The 39 Steps, directed by Joel Sass, runs through December 19 at the Guthrie Theater in Minneapolis
The 39 Steps, a farce based on Alfred Hitchcock’s spy thriller movie, is getting mixed reviews from critics. They all seem to agree that the performers are really what make the show sing, and that there are a couple of scenes that drag (particularly a bedroom scene in the second half of the show). What varies is how much the occasional flaws effect their enjoyment of the rest of the show. Read on for the details…
It’s the kind of show that depends on establishing a level of absurdity that seems almost spontaneous, yet choreographed to the split second. There are no idle gestures, no throwaway moments, and the physical stuff — there’s plenty of it — has to involve intense precision by all hands…It’s probably no surprise that three of the four cast members — Agnew, Lichtscheidl and Seifert — have past associations with Theatre de la Jeune Lune, because the former company’s signature movement specialties are all over the performances. These are comedy clowns of the first order and they are perfectly complemented by Berdahl, who is the grounded center of the performance and the only actor who has a single role.
Joel Sass’s staging of “The 39 Steps” at the Guthrie Theater gets the formula right, with crisp acting and whimsical stagecraft. Robert O. Berdahl, Jim Lichtscheidl, Luverne Seifert and Sarah Agnew act with the focused commitment necessary for burlesque. A perfect example is Agnew and Berdahl, their characters on the lam and handcuffed together, tangle on a fence rail for what seems hours. Ridiculous situation, played for keeps. Perfect.
Sass demands breakneck action that falters only when the plot turns ordinary (the second-act bedroom scene), but the script generally delights…It can tire you out, all this action. But it’s a good tired, one that rekindles our faith in theater’s capacity to squeeze new life from old forms.
…It’s probably director Joel Sass who is at fault for turning what was bright and effortless on Broadway into a comedy that feels strenuous and broad…He’s an inventive director, even working in the Hitchcock appearance that was a signature of his classic films (actually, there are two Hitchcock “appearances” — an impersonator does the cell phone speech before the play). But Hitchcock was known for his editing virtuosity, and Sass could use some editing.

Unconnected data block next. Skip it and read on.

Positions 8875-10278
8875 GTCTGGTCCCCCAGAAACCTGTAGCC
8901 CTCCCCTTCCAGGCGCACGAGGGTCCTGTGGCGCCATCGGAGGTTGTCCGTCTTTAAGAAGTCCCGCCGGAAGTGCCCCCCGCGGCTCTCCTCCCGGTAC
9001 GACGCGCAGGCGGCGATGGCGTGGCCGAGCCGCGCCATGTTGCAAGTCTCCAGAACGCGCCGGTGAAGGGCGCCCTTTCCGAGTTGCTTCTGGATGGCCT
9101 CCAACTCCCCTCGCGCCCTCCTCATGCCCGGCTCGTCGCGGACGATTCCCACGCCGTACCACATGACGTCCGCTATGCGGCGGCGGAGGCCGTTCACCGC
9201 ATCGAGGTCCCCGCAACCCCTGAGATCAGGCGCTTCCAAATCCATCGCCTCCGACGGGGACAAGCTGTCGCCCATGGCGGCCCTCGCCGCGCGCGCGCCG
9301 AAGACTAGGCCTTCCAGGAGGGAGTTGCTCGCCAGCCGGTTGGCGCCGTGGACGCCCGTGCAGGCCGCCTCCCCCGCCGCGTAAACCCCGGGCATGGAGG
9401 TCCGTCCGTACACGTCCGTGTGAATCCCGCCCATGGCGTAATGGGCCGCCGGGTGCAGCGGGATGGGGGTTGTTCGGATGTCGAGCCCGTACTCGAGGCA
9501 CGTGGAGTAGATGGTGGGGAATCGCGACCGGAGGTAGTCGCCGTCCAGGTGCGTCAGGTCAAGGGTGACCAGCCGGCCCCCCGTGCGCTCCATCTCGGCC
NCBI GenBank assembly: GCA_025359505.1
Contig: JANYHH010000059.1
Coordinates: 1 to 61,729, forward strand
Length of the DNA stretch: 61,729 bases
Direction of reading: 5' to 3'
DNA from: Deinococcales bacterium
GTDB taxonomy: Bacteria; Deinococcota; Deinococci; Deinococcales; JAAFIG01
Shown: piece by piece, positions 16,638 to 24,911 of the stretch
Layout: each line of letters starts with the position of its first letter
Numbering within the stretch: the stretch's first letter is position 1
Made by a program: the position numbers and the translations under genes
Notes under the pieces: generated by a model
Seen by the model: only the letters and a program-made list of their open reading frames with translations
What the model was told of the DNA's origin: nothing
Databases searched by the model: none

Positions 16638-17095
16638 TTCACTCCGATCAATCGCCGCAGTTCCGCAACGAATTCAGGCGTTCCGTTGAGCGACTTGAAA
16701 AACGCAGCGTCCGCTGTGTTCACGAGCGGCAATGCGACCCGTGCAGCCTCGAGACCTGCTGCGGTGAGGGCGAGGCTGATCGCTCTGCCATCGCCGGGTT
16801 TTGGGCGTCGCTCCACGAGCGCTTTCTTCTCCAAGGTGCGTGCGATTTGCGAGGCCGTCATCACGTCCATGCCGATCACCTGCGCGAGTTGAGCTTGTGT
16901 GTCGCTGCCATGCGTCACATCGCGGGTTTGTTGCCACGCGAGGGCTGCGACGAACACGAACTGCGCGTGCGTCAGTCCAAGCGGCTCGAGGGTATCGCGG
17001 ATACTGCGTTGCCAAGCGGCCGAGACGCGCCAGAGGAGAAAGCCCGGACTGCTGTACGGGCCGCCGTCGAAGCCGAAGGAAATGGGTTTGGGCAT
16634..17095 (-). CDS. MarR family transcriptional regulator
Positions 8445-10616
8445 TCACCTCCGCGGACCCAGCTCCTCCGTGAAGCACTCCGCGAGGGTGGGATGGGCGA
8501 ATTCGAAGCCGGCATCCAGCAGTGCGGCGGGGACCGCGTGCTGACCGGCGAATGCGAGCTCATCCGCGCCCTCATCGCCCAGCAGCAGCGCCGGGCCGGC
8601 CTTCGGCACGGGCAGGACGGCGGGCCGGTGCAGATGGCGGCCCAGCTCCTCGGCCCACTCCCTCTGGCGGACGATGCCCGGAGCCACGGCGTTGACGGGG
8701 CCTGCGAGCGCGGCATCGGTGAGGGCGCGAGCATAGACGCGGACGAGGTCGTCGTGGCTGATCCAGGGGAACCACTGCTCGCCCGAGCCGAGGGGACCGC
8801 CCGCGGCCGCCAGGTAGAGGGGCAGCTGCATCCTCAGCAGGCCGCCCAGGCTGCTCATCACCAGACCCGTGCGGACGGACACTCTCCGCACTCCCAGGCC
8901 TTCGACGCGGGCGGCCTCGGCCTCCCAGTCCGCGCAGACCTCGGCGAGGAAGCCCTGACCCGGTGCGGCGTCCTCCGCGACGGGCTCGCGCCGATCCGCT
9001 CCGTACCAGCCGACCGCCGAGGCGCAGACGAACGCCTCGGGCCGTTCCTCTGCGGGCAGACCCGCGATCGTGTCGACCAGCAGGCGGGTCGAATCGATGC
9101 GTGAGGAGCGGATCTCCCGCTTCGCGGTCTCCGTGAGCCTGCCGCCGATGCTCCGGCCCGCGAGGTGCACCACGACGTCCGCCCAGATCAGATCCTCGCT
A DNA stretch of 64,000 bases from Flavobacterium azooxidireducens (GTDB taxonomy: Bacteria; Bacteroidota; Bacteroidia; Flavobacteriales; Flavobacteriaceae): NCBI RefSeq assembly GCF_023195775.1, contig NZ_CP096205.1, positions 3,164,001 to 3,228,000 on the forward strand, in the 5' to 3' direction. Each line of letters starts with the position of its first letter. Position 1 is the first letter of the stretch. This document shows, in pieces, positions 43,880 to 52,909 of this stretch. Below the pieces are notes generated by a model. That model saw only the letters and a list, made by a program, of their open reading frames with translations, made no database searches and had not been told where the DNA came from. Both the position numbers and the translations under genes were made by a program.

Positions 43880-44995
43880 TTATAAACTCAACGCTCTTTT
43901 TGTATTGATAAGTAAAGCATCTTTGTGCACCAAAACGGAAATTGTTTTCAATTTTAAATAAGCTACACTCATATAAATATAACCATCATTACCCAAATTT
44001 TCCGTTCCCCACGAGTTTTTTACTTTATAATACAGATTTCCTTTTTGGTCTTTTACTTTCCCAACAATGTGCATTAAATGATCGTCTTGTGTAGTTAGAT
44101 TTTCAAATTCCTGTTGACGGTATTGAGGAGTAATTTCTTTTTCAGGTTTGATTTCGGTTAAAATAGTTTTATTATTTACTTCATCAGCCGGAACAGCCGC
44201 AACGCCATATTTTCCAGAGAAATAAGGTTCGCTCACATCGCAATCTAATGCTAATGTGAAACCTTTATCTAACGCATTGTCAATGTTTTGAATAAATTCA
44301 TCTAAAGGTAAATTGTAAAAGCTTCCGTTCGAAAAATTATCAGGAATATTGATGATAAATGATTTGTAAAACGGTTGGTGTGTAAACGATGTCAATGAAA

Some stuff — like a boisterous parade, somehow brought to life by just three people, and Lichtscheidl’s riotous Scottish farmer, who’s a wry spin on Groundskeeper Willie from “The Simpsons” — works beautifully, but many gags are allowed to go on too long.
…As in any sketch-comedy show, some bits work better than others. The high point comes early on, with Agnew’s portrayal of the lusty, consonant-choking German spy Annabella Schmidt; that bit gets the kind of mileage out of schtoop that Beaverdance got out of beaver jokes. The show steadily loses momentum, though, as it becomes clear that it’s just going to be one sketch after another. The production outright stumbles in the second act, as Berdahl and Agnew are allowed to develop a little genuine chemistry and there are suggestions that we should consider caring about the plot. By contrast, the Sass-helmed Mystery of Irma Vep barrelled through the evening with an exciting sense of mounting absurdity, and that conviction made it a more successful show than 39 Steps.
Have you seen The 39 Steps? If so, let us know what you thought!